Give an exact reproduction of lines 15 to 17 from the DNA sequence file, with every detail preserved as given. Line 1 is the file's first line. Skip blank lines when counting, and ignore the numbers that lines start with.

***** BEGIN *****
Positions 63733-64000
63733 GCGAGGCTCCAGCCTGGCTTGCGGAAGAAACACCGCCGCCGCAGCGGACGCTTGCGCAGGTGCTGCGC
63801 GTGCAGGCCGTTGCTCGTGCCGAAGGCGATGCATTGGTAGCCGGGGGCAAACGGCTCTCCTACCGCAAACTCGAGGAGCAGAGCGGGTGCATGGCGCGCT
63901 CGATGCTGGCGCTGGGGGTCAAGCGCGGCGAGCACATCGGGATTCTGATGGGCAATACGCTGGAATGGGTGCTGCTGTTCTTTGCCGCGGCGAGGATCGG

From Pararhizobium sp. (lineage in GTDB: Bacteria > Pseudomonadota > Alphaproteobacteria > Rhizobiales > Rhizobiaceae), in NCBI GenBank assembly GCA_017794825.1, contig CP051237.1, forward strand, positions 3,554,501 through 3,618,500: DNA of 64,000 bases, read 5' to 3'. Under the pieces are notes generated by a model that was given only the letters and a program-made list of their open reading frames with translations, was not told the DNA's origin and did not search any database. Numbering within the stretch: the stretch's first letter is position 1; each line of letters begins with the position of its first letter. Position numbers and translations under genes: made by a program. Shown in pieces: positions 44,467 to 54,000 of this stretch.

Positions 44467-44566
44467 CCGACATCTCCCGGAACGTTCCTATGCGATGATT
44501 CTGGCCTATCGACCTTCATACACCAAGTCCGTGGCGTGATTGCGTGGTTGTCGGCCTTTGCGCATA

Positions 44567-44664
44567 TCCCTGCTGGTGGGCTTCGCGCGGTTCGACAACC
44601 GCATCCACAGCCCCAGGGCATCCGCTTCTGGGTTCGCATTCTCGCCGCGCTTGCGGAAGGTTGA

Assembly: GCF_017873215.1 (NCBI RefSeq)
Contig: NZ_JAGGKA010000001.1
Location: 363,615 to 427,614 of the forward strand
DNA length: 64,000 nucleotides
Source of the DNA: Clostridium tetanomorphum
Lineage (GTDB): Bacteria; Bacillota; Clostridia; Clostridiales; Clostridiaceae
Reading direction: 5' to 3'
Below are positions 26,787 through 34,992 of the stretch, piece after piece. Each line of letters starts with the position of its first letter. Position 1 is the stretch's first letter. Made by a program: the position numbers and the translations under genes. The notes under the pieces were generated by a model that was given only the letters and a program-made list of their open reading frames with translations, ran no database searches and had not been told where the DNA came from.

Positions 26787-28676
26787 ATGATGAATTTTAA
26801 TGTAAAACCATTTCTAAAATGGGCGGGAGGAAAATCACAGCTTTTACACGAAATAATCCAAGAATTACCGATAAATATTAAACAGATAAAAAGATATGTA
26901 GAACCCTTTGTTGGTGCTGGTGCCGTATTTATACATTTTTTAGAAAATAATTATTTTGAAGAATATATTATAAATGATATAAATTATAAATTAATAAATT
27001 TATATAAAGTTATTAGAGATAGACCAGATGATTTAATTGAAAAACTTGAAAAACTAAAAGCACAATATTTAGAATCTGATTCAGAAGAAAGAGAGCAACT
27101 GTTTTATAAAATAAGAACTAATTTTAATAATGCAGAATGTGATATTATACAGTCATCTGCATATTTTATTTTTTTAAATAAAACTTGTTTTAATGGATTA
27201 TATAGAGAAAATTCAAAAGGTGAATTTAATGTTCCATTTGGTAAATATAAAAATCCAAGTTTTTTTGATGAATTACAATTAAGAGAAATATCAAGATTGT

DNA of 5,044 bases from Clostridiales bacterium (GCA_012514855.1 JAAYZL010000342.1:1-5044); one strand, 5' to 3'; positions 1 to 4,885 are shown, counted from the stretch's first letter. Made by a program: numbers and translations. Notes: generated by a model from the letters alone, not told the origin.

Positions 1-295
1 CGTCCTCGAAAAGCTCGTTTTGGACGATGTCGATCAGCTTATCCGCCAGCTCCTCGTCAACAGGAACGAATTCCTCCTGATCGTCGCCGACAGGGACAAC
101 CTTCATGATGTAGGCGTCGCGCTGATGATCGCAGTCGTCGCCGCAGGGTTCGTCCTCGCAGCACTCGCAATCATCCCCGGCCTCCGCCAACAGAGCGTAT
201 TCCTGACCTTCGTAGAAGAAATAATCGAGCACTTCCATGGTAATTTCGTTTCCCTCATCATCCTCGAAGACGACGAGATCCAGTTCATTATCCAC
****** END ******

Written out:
DNA length: 64,000 nucleotides
Source of the DNA: Clostridium tetanomorphum
Lineage (GTDB): Bacteria; Bacillota; Clostridia; Clostridiales; Clostridiaceae